In a groundbreaking move, artist Jason M. Allen has filed a Request for Reconsideration with the U.S. Copyright Office, challenging the Office’s initial refusal to grant copyright protection for his AI-assisted artwork, Théâtre D’opéra Spatial. Allen’s legal team argues that the use of AI in the creation of art is a legitimate form of artistic expression, and that such works should be afforded the same copyright protections as traditional forms of art.
The Copyright Office’s initial refusal to register the artwork appears to be based on a misunderstanding of the artist’s creative process, as well as the standards outlined in the Compendium of U.S. Copyright Office Practices. The Copyright Office stated, “We have decided that we cannot register this copyright claim because the deposit does not contain any human authorship; instead, the deposit contains only material that your client solicited from an artificial intelligence art-generator.” Allen’s legal team has pointed out that the refusal was influenced by factors that should not have been considered during the examination, such as artistic merit, effort, and skill.
“We believe this refusal of registration is inappropriate, and we have submitted a request for reconsideration,” notes Tamara Pester Schklar, the intellectual property attorney representing Mr. Allen. “We believe that AI should be treated like any other tool available to artists. The Copyright Office has previously said that only humans can be creators of original works. By suggesting that AI is the primary creator of Mr. Allen’s work, the Copyright Office is contradicting itself, as well as straying from well-established precedent which allows humans who have used novel tools to create a work, to own the copyright in that original work.”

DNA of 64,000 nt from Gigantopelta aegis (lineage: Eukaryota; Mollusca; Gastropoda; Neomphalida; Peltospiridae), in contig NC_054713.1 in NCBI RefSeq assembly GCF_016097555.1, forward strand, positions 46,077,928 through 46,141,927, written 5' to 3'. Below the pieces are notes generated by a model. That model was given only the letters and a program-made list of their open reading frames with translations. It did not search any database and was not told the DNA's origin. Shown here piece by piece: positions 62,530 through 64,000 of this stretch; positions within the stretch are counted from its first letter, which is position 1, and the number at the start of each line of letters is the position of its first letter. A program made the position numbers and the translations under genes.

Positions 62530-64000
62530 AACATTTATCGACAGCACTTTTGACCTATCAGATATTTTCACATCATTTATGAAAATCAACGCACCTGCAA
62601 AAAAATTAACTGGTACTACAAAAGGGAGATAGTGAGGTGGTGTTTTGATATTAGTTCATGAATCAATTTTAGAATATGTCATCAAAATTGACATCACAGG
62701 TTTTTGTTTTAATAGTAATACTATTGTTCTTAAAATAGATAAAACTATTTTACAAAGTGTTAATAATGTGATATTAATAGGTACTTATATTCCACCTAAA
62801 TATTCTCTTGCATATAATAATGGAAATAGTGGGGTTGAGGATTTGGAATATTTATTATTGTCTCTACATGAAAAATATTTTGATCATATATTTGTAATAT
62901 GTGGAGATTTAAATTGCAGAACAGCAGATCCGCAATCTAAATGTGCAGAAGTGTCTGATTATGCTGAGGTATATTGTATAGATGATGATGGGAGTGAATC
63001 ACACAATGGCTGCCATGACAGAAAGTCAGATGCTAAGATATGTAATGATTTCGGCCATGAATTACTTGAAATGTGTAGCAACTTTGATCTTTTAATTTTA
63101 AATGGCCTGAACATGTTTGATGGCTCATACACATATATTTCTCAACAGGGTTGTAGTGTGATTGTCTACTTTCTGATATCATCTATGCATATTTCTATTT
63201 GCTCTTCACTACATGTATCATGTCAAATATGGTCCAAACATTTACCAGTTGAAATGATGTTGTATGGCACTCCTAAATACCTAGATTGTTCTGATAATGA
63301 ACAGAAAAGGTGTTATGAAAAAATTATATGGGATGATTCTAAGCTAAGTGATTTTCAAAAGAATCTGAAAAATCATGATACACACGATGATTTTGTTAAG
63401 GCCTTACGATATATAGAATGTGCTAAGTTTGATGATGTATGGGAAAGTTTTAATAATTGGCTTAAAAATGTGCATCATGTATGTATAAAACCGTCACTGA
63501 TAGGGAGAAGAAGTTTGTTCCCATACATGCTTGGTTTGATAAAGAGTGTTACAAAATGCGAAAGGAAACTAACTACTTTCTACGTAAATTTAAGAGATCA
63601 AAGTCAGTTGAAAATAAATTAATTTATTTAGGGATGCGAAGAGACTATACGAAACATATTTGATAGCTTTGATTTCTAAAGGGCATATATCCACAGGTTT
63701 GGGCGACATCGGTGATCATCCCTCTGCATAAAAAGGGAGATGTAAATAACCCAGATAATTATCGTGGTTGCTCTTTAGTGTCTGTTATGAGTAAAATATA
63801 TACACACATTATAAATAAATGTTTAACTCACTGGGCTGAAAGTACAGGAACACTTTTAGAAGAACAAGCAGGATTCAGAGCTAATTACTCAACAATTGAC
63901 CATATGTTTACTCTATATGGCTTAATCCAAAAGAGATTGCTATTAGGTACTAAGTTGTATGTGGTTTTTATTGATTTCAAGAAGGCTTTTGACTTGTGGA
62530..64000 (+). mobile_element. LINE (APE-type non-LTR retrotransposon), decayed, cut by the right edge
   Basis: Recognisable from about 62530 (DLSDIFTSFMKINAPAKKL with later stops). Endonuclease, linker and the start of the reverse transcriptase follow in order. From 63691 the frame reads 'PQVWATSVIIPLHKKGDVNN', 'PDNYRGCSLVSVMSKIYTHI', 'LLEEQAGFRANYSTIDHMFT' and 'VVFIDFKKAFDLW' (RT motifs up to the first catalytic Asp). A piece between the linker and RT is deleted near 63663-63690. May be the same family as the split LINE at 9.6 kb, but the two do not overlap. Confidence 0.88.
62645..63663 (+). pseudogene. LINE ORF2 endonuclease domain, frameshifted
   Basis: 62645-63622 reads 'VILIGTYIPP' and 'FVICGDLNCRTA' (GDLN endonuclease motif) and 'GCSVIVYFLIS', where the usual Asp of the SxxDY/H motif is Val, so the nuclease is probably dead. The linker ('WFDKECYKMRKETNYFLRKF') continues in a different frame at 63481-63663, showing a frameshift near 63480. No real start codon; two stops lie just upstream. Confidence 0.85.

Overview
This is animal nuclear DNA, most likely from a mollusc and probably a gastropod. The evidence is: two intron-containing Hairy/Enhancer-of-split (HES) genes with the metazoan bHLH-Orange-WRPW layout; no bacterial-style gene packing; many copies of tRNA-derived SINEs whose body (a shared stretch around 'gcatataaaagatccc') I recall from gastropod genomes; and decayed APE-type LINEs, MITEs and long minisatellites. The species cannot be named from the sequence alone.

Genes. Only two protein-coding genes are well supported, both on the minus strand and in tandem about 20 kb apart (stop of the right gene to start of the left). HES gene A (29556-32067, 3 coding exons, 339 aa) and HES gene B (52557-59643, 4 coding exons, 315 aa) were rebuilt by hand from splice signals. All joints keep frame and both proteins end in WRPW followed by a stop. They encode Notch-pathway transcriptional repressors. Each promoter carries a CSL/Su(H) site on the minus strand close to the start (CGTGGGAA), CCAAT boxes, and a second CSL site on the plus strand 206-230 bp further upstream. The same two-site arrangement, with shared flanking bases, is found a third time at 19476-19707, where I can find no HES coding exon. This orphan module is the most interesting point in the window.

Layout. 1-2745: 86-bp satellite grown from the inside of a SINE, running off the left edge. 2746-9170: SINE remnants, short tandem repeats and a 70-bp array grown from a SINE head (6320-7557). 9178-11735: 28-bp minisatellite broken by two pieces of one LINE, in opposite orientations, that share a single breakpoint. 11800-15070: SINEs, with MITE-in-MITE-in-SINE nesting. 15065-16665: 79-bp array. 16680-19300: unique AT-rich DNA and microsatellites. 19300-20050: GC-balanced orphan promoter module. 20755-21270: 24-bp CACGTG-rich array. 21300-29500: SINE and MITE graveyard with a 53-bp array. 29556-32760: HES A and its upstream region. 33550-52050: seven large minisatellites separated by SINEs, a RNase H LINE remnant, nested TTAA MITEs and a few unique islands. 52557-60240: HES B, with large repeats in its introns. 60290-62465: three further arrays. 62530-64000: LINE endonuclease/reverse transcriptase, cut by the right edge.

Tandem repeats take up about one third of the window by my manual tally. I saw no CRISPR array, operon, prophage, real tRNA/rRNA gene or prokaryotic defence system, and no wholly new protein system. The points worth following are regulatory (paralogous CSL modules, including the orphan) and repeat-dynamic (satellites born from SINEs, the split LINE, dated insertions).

In the Request for Reconsideration, Allen’s legal team highlights the importance of public policy in granting copyright protection to AI-assisted art. They emphasize that more artists will be able to express their ideas through the use of AI tools, which levels the playing field for those who might not have innate traditional artistic abilities. Additionally, they argue that the market, not the Copyright Office, should determine the value of a work created using AI tools versus traditional methods.
Granting copyright protection to AI-assisted artwork encourages the growth of the AI art community, fosters innovation, and ensures fair compensation for creators. Registering AI assisted artwork with the Copyright Office clarifies legal rights and responsibilities, helping to determine ownership and the division of potential profits.
As the debate surrounding the copyrightability of AI-assisted art continues, Jason M. Allen’s Request for Reconsideration serves as a crucial step towards redefining the way we view artistic expression and the role of technology in the creative process.
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Jason M. Allen